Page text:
Mark O'Connell

Books Amelia Atlas, +1 212 556 5600 Email Amelia Atlas

Epic Fail: Bad Art, Viral Fame, and the History of the Worst Thing Ever

book | Non-Fiction | 2015
US & Canada → The Millions

It clutters our inboxes. It fills our Facebook feeds. It keeps afloat a whole armada of late-night comedians, YouTube auteurs, and twitter wits … an endless stream of “Worst Things Ever.” Recall, if you will, Rebecca Black’s chart-topping disasterpiece, “Friday.” Or The Room, Tommy Wiseau’s cinematic tragedy turned cult farce. Or the devout Spanish septuagenarian who produced an infamously botched, and now stunningly ubiquitous, retouching of a 19th-century fresco of her Lord and Savior Jesus Christ. The Internet era has fueled an obsession with these and other acts of cultural cluelessness. Hardly a week goes by, it seems, without some new aesthetic travesty spreading across the globe in the form of ones and zeros, spawning countless remixes and riffs, like the world’s biggest inside joke. And once more the cry goes up: Fail! Epic Fail!

But what, exactly, draws us to these futile attempts at making songs, movies, and art? What are the essential ingredients that render a ridiculous failure sublime? More important, what does our seemingly insatiable appetite for the “succès d’incompetence” say about our aesthetic impulses? Our ethical ones? Is our laughter all in good fun or is something more sinister at work?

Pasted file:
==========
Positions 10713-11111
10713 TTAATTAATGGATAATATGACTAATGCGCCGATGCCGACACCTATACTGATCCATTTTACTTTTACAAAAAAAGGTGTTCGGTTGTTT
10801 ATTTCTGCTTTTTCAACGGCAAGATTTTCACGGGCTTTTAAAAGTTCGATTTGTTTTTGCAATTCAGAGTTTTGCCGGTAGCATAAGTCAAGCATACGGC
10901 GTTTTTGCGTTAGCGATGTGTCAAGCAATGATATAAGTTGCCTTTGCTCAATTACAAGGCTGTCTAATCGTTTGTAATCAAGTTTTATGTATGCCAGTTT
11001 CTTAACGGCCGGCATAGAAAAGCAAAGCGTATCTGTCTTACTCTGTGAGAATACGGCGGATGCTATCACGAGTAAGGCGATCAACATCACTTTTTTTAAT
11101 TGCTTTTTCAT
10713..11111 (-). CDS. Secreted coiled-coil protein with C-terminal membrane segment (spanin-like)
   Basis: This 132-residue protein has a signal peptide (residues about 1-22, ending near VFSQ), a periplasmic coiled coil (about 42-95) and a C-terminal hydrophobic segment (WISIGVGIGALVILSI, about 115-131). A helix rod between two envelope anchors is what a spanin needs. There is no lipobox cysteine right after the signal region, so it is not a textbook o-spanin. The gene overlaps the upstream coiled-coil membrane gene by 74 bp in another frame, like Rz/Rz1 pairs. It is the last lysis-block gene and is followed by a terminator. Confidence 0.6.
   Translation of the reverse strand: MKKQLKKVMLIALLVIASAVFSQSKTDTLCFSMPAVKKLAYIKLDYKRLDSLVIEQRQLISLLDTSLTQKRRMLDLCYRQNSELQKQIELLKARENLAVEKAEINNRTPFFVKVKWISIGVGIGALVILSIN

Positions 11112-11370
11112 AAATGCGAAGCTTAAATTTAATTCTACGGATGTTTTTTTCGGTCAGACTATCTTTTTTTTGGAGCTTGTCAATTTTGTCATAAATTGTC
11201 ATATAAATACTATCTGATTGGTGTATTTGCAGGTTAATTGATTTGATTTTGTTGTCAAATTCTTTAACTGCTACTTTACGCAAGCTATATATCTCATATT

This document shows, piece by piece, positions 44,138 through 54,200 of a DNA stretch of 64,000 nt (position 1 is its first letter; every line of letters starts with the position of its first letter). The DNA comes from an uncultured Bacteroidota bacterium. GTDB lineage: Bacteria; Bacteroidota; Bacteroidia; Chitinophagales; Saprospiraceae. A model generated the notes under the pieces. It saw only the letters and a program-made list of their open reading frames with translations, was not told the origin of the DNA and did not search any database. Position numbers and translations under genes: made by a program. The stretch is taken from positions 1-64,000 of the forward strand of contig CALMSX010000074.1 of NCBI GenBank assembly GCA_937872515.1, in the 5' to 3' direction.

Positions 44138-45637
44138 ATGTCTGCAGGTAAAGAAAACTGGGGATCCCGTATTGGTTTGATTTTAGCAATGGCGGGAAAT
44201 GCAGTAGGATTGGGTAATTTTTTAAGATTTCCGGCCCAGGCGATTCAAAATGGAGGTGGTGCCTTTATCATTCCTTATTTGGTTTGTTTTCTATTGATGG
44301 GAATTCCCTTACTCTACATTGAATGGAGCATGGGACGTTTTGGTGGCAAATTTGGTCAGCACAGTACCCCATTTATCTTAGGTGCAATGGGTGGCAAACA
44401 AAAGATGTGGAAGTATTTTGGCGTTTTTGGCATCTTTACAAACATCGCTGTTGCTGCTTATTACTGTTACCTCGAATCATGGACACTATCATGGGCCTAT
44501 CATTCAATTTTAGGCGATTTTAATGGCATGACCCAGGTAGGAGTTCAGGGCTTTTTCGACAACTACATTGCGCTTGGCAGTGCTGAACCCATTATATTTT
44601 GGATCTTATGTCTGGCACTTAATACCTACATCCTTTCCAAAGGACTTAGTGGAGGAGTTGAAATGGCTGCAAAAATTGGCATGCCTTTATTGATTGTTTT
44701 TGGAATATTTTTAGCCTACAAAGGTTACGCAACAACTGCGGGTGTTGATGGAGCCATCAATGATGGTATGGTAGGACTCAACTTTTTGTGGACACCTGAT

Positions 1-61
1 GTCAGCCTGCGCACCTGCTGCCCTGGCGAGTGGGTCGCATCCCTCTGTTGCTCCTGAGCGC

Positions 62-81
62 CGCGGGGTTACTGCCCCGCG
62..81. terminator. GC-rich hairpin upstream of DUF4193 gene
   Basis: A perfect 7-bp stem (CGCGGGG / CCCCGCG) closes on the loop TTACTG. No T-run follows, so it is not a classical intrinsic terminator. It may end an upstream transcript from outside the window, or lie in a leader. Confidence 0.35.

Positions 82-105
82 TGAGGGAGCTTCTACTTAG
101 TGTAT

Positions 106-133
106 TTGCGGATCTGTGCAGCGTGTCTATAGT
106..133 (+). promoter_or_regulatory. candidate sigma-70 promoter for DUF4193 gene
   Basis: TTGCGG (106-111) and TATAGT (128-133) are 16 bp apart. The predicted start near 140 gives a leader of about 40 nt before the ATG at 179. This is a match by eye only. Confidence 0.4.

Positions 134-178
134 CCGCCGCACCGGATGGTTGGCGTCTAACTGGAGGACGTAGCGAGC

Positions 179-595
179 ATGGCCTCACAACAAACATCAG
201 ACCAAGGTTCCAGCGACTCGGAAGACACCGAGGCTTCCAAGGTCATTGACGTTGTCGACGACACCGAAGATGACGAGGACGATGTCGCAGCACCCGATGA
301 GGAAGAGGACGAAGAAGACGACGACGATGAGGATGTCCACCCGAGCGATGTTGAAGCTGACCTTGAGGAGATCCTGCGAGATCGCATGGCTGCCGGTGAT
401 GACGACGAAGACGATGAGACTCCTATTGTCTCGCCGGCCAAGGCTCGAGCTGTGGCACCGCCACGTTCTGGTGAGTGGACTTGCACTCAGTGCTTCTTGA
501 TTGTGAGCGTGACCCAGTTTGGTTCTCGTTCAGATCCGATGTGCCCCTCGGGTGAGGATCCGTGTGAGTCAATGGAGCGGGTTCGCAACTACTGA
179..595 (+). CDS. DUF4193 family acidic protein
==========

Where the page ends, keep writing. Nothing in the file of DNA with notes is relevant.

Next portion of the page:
In this original e-book from the online magazine The Millions, Mark O’Connell, one of our funniest and most adroit young literary critics, sets out to answer these questions. He uncovers the historical context for our affinity for terrible art, tracing it back to Shakespeare and discovering the early-20th-century novelist who was dinner-party fodder for C.S. Lewis and J.R.R. Tolkien. He tracks the ascendancy of a once esoteric phenomenon into the mainstream, where “what Marshall McLuhan famously referred to as the Global Village now anoints a new Global Village Idiot every other week.” He offers in-depth accounts of Rebecca Black, Tommy Wiseau, and the “Monkey Jesus”… and he probes the roots of his own obsession with terrible art. In this charming and insightful investigation into why we laugh, O’Connell not only spins a good tale, but he emerges as our leading analyst of the “so bad it’s good” phenomenon. And his discoveries may make you think twice the next time someone passes along a link to the latest, greatest “Epic Fail.”


Audio Rights


The audio rights are handled by Liz Farrell.

Claire Nozieres manages the translation rights for Epic Fail: Bad Art, Viral Fame, and the History of the Worst Thing Ever

Amelia Atlas
+1 212 556 5600
Email Amelia Atlas
Karolina Sutton
+44 (0)20 7393 4428
Email Karolina Sutton
Translation Rights
Claire Nozieres
+44 (0)20 7393 4425
Email Claire Nozieres